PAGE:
Stopping nosebleeds: a pinch will usually do the trick


Former Executive Editor, Harvard Health

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One of my sons has the occasional nosebleed. It’s often at night. Sometimes I hear a mad dash of footsteps headed to the bathroom. Other times there’s a trail of blood droplets on the hallway floor.

Fortunately, his nosebleeds (the medical term is epistaxis) stop quickly, as they do for most people. Some, though, need medical attention. But even for stopping nosebleeds that are more serious in nature, conservative options, like packing the nose with gauze, work just as well as more invasive efforts, have negative fewer side effects, and cost less.

More invasive options include using electricity or heat to burn a bleeding blood vessel, surgery to tie off the bleeding blood vessel, or injecting a plug of material into the artery to block its flow. The injection process is called embolization. It can cause harmful side effects, like nerve damage or stroke, and requires expensive imaging.

Although packing the nose with gauze may seem low-tech, and take a while, it’s usually the best place to start stopping nosebleeds.

Try this at home for stopping nosebleeds

Most nosebleeds occur when a blood vessel in the nose’s soft cartilage leaks. These are called anterior nosebleeds. Posterior nosebleeds come from blood vessels higher up in the nose.

It makes sense to treat every nosebleed as if it is an anterior one, and to try to stop it at home. You will be right 94% of the time, says Dr. Mary Pickett, an instructor in medicine at Harvard Medical School.

A good, strong pinch in the right place will often do the trick. Here’s what Dr. Pickett recommends for stopping nosebleeds. (I also asked my colleague, Dr. Howard LeWine, to demonstrate the technique. See the video below.)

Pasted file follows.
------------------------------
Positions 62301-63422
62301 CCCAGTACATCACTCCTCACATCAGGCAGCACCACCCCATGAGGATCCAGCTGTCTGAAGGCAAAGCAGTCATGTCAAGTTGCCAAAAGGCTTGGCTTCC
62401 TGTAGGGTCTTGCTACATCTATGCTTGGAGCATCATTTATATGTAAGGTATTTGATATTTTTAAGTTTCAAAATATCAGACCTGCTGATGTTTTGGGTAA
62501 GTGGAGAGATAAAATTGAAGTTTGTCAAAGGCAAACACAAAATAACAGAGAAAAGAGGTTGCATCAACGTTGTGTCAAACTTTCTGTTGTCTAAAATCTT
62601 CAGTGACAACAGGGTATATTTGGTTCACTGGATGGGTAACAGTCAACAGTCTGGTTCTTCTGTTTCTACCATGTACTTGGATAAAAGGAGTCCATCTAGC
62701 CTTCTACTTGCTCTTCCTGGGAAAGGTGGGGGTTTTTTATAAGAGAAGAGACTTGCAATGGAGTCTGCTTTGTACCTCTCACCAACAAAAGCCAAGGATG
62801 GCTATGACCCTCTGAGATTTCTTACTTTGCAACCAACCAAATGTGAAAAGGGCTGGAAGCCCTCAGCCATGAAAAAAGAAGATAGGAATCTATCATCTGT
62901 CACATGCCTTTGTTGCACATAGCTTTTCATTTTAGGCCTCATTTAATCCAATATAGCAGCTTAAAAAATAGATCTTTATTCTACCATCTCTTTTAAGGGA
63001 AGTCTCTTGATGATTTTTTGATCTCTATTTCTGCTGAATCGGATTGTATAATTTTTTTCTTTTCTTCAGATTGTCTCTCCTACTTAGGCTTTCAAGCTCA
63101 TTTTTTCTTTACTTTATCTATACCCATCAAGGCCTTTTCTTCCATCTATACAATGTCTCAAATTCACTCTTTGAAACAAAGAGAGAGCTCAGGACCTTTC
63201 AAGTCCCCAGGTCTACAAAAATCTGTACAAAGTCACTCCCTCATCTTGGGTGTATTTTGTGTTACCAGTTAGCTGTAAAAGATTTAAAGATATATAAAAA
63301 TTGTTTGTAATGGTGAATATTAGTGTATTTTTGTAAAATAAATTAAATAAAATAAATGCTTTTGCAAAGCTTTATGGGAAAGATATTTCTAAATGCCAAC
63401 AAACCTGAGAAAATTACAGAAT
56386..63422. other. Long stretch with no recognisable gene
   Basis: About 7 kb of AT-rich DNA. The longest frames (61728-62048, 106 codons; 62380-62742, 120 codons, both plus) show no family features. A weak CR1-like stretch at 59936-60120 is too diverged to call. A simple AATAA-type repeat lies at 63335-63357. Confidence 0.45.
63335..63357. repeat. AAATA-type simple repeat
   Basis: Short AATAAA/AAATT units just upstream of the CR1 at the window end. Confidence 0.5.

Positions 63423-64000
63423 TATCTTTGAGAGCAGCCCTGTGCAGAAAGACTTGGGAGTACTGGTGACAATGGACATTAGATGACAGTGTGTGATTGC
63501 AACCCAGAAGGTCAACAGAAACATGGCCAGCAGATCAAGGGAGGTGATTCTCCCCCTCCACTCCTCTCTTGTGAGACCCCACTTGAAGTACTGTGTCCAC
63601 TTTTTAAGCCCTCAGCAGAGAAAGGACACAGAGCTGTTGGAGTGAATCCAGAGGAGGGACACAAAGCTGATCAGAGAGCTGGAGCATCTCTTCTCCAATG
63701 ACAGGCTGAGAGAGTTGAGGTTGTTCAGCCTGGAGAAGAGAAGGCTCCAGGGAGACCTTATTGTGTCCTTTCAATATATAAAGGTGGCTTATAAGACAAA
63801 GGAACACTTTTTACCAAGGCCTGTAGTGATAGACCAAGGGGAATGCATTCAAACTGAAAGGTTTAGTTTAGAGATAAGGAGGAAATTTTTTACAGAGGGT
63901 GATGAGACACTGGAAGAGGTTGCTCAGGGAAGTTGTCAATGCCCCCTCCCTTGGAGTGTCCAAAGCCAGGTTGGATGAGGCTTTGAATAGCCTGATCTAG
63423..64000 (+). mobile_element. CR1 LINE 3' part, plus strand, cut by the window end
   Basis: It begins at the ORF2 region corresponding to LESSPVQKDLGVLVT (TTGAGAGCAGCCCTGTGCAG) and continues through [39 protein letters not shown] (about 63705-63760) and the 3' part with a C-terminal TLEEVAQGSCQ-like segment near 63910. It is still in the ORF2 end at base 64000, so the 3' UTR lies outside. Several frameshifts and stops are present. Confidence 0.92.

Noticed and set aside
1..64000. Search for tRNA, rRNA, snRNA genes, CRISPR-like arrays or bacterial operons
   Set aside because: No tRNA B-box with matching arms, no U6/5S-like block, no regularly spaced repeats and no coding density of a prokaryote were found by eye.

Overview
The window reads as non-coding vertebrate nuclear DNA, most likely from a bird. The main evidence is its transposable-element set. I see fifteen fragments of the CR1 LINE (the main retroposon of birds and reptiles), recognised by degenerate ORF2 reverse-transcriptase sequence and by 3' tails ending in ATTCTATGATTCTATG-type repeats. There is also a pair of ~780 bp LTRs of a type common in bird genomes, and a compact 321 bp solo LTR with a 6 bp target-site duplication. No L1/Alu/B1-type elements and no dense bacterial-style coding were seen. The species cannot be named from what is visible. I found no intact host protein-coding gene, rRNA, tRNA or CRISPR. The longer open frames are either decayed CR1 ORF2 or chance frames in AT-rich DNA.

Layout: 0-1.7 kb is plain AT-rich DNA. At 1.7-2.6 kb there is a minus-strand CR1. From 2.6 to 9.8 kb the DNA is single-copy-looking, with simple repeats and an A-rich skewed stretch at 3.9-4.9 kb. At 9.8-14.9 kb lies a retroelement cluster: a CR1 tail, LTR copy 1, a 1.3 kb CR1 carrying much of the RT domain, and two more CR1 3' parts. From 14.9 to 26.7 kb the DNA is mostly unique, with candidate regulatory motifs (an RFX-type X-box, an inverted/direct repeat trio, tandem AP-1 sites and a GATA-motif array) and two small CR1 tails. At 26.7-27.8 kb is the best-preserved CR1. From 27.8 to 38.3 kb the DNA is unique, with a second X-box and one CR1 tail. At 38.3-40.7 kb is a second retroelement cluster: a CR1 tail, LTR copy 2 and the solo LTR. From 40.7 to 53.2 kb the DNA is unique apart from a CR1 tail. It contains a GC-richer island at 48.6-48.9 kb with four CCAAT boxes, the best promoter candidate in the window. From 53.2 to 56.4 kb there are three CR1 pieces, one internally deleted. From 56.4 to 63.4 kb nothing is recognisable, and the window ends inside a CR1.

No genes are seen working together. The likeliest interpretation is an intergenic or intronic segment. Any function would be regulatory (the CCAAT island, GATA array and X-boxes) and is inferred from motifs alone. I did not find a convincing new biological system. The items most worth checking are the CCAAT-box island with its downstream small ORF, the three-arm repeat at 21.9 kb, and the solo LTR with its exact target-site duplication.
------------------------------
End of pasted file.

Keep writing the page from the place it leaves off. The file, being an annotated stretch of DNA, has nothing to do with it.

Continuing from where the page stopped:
• Nod your head forward. This prevents the flow of blood from going down the back of your throat.
  • Place your thumb on one side of your nose and your forefinger on the other side, up near the bridge. Slowly slide them down to the sudden “drop off” where the bones give way to cartilage.
  • Pinch your thumb and forefinger together, and hold. The pinch should be far enough back on the sides of your nose that you can easily wiggle your nose with those pinching fingers.
  • Pinch with enough pressure to press both sides of your nose firmly against the septum—the cartilage in the middle of your nose. The tissue on either side of the nose puts pressure on the bleeding blood vessel, which is usually on the septum.
  • If the bleeding slows or stops, you are pinching in the right place. If not, start over, and pinch lower or higher,
  • Hold the pinch for a minimum of five minutes before you release. You may need to repeat this again for another five-minute session.

Related Information: Harvard Health Letter


  1. Sasha

    Nosebleeds is very common specially in hot areas or it is found in a person having high temperature as compare to a normal body temperature. My elder brother has the same problem in summer when he spends his all day out. He intakes milk water in order to stop while nose bleeding.

  2. Valentin Fernandez-Tubau

    Expanding on the article from JAMA about Otolaryngology-Head & Neck Surgery and letting your readers know that packing the nose with gauze will work just as well as more invasive efforts was a great idea. The techniques you describe in this post are simple and easy to apply. Dr. Howard LeWine´s video is clear and to the point. Thanks!


    Thank you for useful information

    King Regards.


    Another old method of stopping chronic nosebleeds: Cauterization through the use of caustic chemicals to burn the blood vessels shut. It was done to me at a young age, and I have problems to this day (dry left nostril to the point of pain sometimes.


    Nod your head ahead. This stops the circulation of blood stream from going down the back of your neck.

  6. Nick Williams

    Great tips for stopping nose bleeds. I’ll be sharing this on our Facebook Monday. We’re a health center in central florida and tips like this a great for patients.

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